The Best Defensive Handgun

On any given day, you can find several dozen (or more) articles about Every Day Carry weapons, accessories, strategies, methods of carry and more. Just as likely is your ability to search the Internet for specifics of a “perfect defensive handgun” and get about a million hits. The recommendations would span a large variety of weapons and calibers, function types, barrel lengths and more. You’d probably find a wide variety of advice on what kind of holster you should use and what kind of sights are best. Beyond what caliber you should be carrying you’ll also find specific recommendations on the best cartridge to use for self-defense to include bullet type, metallurgy and more other info than you can ever assimilate unless you’re a professional shootist who lives for this exactly type of trivia.

In all reality, as one wise sage so eloquently puts it, “The best defensive handgun in the world is the one you have with you when you need it, and not the one that is so perfect, according to everyone else’s standards, that you’ve left it in your car’s glove compartment.” That’s just common sense. There are people who carry a small .25ACP in their pocket day in and day out and there are others who have a Glock Model 17 with extended magazine capacities, optics and lights mounted, and they somehow manage to carry it all using an In-The-Waistband (IWB) holster. Both are carrying what they feel necessary and they are both carrying guns someone will criticize – whether it’s too little or too much. Of course, in today’s gun world, the criticism could be limited to which light or which optic is chosen… or even the holster used.  There are differences of opinion about literally everything and everyone’s opinion is equally valid.

One would hope that if you are carrying a weapon for defense day in and day out, you’ve gotten the proper education, training and experience; that you’d carry a handgun you’re competent with, comfortable with and confident in. In this case, “confident” means your belief that, if used properly, the weapon/caliber combination will stop an attacker efficiently. What often isn’t considered, even though it does play a role in weapon and gear selection, is personality. The choices made are impacted by how we perceive ourselves and/or by how we want others to perceive us. Everyone has these thoughts of image impact their decisions, even if only subconsciously. The question that has to be answered, if you are being honest with yourself, is, “What image are you trying to project?”

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Are you the guy who sees himself as a modern world mercenary? Are you the man who thinks himself better suited as a deputy or sheriff in the old west? Are you the science fiction off-world marshal fighting alone? Are you the inner-city cop who obeys all the rules but wants to be ready for everything? Are you the survivalist just waiting for the zombie apocalypse? How do you perceive yourself and do you project your image in your defensive weapon(s) selection?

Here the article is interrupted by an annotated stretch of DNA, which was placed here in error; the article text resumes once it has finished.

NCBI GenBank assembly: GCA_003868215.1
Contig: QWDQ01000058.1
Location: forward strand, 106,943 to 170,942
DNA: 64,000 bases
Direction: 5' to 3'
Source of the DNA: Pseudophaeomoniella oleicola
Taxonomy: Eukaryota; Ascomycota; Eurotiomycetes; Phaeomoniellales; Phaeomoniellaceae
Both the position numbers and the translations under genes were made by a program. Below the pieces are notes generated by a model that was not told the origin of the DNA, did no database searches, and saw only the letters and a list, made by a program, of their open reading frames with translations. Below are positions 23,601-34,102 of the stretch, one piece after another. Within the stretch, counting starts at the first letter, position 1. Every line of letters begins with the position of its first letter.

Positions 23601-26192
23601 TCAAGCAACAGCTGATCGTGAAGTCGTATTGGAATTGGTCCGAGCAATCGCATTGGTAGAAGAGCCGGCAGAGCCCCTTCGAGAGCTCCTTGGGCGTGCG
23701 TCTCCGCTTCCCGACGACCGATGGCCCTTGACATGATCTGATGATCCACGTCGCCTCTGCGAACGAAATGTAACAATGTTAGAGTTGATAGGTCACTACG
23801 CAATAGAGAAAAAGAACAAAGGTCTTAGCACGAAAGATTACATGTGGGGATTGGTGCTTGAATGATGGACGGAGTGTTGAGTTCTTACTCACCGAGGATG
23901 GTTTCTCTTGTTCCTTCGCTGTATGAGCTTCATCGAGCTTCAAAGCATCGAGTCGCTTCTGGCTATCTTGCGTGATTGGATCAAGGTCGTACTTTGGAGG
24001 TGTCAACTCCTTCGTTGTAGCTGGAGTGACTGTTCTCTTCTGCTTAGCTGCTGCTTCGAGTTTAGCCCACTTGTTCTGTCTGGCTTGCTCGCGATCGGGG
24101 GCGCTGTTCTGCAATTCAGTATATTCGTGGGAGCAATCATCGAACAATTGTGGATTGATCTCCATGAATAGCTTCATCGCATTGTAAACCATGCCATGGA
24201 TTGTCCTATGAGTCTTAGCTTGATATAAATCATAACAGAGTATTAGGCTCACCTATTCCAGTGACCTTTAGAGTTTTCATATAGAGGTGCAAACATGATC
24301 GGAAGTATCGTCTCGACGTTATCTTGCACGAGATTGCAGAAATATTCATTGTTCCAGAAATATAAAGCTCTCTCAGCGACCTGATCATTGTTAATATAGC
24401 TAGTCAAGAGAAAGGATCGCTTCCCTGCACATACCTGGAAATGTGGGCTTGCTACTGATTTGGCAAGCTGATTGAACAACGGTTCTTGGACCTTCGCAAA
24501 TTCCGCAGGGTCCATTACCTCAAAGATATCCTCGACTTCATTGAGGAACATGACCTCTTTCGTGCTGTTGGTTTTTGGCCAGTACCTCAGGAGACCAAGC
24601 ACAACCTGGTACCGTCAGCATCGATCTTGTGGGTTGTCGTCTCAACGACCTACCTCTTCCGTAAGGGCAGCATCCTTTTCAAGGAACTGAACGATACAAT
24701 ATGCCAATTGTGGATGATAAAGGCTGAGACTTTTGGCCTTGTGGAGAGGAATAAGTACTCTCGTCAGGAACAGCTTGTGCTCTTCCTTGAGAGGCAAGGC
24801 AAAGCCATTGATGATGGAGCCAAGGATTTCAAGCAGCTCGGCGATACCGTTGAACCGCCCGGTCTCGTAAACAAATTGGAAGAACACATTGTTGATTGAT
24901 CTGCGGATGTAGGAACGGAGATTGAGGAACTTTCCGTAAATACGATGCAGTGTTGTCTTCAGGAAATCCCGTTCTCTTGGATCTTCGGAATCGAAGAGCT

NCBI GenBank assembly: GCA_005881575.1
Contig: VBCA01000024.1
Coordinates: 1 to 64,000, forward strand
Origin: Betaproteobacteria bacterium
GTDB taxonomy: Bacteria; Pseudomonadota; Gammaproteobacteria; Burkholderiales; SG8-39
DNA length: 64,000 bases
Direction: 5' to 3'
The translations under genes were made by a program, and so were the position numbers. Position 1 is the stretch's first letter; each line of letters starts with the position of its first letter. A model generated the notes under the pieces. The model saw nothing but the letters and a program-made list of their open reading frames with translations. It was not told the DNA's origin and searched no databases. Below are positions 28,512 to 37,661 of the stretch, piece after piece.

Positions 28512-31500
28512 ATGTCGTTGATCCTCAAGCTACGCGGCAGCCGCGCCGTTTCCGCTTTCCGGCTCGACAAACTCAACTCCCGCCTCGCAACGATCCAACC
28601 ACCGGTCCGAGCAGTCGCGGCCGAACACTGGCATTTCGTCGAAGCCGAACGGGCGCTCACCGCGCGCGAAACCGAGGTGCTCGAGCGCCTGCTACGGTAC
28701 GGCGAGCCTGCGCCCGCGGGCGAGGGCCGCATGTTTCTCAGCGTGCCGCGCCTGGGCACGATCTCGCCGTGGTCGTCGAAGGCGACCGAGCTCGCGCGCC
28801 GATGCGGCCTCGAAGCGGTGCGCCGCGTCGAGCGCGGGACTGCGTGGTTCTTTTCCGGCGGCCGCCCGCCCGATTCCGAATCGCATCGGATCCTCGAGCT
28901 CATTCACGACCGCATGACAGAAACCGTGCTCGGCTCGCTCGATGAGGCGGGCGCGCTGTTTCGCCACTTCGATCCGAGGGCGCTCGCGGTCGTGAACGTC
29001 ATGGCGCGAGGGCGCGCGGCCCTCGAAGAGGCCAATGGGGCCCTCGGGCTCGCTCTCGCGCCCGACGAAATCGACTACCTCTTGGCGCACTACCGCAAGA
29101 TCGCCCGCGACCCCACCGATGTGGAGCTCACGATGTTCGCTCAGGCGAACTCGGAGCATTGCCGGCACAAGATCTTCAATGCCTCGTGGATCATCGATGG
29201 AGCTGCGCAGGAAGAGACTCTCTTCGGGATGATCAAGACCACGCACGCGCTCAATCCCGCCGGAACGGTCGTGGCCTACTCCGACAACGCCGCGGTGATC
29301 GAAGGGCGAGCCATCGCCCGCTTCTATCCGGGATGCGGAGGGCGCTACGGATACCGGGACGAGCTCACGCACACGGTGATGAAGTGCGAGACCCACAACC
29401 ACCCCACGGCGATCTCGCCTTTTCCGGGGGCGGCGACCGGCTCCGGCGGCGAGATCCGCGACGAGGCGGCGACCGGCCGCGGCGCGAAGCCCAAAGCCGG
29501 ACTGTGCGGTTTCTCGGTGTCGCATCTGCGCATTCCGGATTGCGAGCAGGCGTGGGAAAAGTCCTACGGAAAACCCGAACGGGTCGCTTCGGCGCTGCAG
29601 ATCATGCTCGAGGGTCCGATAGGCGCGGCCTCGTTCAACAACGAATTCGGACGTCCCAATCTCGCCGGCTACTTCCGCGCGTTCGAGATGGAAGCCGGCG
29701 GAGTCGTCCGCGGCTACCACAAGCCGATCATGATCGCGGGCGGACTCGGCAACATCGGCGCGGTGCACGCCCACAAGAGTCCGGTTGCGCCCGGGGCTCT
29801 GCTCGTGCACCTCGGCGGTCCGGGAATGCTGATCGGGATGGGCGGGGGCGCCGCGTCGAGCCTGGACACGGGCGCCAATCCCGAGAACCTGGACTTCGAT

Your weapon selection isn’t the only thing that projects your image and, in fact, since no one should ever see your weapon unless you’re at the range, it shouldn’t be projecting your image at all. But, that aside, your holster selection, material and accessories also impact your image. Have you made conscious decisions about these things? Or are you unaware of your own subconscious image desires?

The good news is that you can mix and match perceived image with functional necessity. You might wish you were Wyatt Earp but understand that a single action revolver isn’t really going to meet today’s defensive needs. You might wish you were James Bond but aren’t sure that .380ACP is sufficient caliber for your defensive purposes. You might wish you were any one of today’s most popular television show police officers/detectives but aren’t a fan of carrying a full size semi-auto. What’s all that combine to mean? It means you can view yourself as a modern day Wyatt Earp but also carry a compact .40S&W semi-automatic pistol. You can view yourself as James Bond but carry a Glock Model 43 9mm instead of a Walther PPK/S. It means you can view yourself as a contemporary inner-city detective and still carry a Commander sized 1911 style handgun chambered for .45ACP. Consider carefully, though, the holster you select to carry that weapon, no matter what image you carry in your mind, as it will determine just how efficiently you can conceal the weapon.

Additionally, the weapon and holster aren’t the only things that project image. How many magazines are you carrying? What kind of knife? Have you carefully crafted your entire image? Or have you not even considered it? Is your image projection one of intent? Or do you simply carry what is authorized?

Of course, in the end, all these questions are rhetorical. The purpose of this piece is to get you to consider what you carry and why. The purpose of the piece is to get your image projection to the forefront of your mind so you can fully appreciate your weapon selection and purpose.  The purpose is always very clear: self-defense, justified and within all legal restrictions. Above all else, make sure your image is in agreement with that.

 

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